Dr. Tih-Fen Ting teaches ecology and environmental science at the University of Illinois Springfield. She received her Ph.D. in Natural Resources and Environment from the University of Michigan and a M.S. in Wildlife from Humboldt State University in California. Professor Ting has a long-standing interest in the conservation and recovery of threatened and endangered species. She has worked with threatened and endangered raptor species at the state to federal to international level, including osprey, short-eared owl, northern spotted owl, and Lanyu scops owl. Her work has taken her to places ranging from the islands along the western Pacific Rim to the Pacific Northwest, Midwest, and East Coast of the U.S.
Topic: Win-Win Collaboration: Update on Osprey Hacking in Illinois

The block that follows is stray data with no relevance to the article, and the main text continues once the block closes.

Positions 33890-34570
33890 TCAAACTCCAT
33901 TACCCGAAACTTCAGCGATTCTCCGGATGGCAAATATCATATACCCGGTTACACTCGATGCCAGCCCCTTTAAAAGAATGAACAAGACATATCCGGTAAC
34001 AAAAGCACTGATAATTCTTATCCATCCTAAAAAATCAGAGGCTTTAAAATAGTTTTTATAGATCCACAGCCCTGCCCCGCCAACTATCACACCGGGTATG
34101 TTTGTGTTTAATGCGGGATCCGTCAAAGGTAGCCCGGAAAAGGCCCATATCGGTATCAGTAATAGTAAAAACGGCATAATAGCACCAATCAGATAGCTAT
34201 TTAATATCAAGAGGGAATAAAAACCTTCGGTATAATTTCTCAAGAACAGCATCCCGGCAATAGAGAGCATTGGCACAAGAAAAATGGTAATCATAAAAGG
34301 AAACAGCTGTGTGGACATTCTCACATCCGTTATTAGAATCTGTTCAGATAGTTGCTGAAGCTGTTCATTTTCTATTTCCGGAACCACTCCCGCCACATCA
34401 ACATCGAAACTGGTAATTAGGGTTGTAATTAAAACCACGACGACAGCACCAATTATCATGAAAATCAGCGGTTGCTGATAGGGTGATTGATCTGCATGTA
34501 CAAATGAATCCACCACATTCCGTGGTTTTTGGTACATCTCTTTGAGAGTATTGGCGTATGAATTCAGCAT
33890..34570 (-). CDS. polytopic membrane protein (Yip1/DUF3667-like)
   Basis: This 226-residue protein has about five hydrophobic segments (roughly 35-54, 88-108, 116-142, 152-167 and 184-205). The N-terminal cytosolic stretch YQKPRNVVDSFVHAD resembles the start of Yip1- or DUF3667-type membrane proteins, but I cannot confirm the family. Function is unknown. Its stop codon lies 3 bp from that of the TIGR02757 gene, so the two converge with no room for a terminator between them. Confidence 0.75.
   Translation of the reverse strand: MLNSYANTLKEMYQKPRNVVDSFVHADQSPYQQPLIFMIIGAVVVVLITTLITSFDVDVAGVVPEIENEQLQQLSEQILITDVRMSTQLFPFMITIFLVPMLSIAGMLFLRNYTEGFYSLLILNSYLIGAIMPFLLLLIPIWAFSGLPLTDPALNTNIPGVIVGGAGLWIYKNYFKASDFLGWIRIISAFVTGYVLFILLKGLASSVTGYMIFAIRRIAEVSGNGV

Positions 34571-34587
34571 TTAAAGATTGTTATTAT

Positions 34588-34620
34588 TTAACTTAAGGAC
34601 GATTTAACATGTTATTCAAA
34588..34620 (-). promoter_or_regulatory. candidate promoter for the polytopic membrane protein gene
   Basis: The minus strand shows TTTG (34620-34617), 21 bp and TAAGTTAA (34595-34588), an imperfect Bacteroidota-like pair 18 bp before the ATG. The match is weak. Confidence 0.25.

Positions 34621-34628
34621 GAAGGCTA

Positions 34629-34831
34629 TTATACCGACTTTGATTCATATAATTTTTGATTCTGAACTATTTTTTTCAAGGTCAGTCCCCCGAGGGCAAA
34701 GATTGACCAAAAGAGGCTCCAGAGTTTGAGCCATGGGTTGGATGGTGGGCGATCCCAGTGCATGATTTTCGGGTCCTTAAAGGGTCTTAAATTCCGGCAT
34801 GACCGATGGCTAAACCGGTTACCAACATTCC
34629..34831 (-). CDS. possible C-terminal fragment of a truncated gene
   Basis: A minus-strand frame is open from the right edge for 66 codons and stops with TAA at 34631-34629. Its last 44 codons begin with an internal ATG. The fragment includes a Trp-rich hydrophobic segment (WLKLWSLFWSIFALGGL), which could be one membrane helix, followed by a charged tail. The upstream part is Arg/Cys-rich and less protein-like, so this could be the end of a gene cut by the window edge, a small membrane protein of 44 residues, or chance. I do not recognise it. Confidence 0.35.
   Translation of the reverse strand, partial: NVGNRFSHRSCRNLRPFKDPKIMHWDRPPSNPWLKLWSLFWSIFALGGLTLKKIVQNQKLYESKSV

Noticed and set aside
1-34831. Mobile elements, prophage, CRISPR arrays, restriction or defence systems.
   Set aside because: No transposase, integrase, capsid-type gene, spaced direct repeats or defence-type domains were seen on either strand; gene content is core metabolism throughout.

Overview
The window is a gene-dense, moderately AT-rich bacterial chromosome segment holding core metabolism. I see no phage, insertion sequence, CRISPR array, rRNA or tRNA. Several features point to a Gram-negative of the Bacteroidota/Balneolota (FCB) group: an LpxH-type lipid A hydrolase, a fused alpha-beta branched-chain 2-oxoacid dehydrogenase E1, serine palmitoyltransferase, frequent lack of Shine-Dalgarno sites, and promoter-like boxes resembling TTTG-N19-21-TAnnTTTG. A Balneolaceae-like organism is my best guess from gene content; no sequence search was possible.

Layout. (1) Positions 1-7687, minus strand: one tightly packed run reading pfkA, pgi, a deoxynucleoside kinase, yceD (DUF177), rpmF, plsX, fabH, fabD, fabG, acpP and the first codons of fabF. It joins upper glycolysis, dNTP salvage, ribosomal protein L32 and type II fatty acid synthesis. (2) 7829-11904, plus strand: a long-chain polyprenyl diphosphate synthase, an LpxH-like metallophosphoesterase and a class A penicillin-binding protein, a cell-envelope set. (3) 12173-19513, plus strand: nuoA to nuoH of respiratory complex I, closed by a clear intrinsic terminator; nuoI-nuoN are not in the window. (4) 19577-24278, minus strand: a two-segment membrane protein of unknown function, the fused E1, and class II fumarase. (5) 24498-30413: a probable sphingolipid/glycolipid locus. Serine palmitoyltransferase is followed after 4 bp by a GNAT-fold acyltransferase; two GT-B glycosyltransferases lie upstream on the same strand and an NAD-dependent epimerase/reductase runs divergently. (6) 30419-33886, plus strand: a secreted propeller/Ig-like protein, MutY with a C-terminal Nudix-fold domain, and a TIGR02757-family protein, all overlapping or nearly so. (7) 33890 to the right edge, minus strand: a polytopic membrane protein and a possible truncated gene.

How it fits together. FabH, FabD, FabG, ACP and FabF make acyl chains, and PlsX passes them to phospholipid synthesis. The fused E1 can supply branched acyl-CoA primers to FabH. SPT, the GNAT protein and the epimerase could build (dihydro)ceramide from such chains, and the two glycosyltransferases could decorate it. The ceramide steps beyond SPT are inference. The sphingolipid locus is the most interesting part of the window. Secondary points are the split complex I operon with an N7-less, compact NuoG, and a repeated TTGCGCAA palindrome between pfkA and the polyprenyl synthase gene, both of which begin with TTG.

Ospreys (Pandion haliaetus), a large fish-eating raptor species associated with aquatic ecosystems, were listed as endangered in Illinois in 1977 and downgraded to threatened in 2020. Nationwide, osprey population increase and range expansion have occurred since the banning of DDT and other persistent organochlorine pesticides, and through recovery efforts such as hacking. Although the first osprey hacking program in the U.S. started back in 1979, Illinois did not begin hacking ospreys until 2013 in central Illinois. To this date, the Illinois hacked ospreys have come from three source populations, with the majority from Chesapeake Bay and Westport River. In 2019, Illinois began collaborating with Mass Audubon’s South Coast Osprey Project (SCOP) in acquiring the chicks from its breeding population along Westport River. SCOP monitors 100 nests in the Westport River population where the number of breeding pairs has exceeded the availability of nest platforms locally. In Illinois the statewide number of breeding osprey pairs has increased from 17 in 2013 to 50 in 2021 based on confirmed nesting attempts, with the majority of the pairs located in Cook and collar counties in northern Illinois. Despite the availability of nest platforms in those areas, about an equal number of the osprey nests were still built on cell towers and utility poles as opposed to nest platforms. A fast growing number of osprey pairs have used cell towers since 2019. All these suggest that ospreys have the potential to become a nuisance in the northern, populated region of the state. Thus, the hacking program in rural central Illinois is important for the statewide recovery of ospreys in establishing self-sustaining breeding populations.
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